Wanita is a mild quantum leap from Traoré's debut, Mouneïssa. The style she cultivated on her debut -- a glorious mix of the singer/songwriter with the rootsy, acoustic instruments of her native Mali -- is refined here, and she approaches everything with more confidence. She's very much a rarity in African terms, a female singer/songwriter, and one whose lyrics are very progressive, dealing with the rights of women in a patriarchal society. But she's representative of a new generation that has brought forth a lot of professional women, for whom she's become a figurehead. She lauds hard work, her people, and the freedom to love. Her own acoustic guitar work might be relatively simple, but the arrangements of her band fill out the sound wonderfully, especially the large, xylophone-like balafon and the n'goni, a kind of lute. By keeping this very Malian, Traoré ensures her music remains quite authentic, and speaks to her own people, rather than any sellout to Western values. At the same time, it's very appealing and rich on its own terms, her lulling voice a far cry from the stridency of many Malian female Wassoulou singers, something Western ears can accept quite readily -- a kind of African Joni Mitchell, but with a more acute social conscience. Hers is a talent that's beginning to find full bloom with this record, fulfilling the promise of her earlier disc, and proving that the ground she broke before is a very fertile furrow indeed. Wanita establishes her at the head of a genre, not merely by virtue of doing it first, but by the sheer talent as a writer and singer which she brings to it.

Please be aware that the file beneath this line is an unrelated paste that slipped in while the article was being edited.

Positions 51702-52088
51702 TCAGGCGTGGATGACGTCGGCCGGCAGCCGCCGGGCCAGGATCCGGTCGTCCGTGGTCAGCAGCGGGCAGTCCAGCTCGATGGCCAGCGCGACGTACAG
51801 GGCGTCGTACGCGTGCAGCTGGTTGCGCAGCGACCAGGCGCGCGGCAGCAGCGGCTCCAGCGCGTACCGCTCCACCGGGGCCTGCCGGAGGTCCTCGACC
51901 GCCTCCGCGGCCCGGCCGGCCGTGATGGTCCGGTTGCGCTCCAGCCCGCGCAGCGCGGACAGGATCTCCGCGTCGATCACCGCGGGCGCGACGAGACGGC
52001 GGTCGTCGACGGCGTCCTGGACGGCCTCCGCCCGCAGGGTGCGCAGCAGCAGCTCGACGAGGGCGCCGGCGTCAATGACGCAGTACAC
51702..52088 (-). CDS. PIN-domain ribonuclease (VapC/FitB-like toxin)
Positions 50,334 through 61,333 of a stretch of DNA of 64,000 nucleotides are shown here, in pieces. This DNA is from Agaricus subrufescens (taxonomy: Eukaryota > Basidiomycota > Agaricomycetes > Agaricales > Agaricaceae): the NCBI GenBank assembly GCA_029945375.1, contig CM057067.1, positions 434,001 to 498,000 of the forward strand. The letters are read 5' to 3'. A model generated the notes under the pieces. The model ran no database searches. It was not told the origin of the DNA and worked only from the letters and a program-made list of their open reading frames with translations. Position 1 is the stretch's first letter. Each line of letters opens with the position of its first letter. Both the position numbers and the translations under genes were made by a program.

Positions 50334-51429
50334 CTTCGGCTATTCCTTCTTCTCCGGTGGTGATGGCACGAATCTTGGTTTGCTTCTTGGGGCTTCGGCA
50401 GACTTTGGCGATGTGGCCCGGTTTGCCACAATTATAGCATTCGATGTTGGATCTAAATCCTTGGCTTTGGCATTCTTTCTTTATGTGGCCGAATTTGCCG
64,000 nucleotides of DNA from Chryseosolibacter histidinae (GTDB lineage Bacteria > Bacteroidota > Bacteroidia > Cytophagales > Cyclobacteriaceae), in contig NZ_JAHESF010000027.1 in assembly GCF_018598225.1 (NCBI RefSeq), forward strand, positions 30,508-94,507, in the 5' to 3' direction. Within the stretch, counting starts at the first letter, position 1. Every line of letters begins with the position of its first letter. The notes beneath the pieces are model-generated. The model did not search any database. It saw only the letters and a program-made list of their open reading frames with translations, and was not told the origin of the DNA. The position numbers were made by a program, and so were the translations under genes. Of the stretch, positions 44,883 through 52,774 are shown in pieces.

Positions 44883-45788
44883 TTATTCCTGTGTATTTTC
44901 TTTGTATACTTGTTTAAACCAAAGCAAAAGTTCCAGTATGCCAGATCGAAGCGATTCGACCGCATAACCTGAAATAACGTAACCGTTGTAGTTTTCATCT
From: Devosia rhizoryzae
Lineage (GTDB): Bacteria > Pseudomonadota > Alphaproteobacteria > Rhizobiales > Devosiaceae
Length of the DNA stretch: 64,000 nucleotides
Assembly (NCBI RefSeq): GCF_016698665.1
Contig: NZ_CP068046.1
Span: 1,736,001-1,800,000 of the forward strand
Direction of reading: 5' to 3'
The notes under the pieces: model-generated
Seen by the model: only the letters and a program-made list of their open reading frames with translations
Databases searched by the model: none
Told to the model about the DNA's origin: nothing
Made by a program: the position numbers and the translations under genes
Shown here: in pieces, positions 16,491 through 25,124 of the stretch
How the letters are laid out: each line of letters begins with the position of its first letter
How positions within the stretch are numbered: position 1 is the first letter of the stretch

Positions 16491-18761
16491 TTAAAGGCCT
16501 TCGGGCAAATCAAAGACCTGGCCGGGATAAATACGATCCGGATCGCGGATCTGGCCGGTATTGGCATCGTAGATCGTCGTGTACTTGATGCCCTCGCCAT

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AllMusic Review by Chris Nickson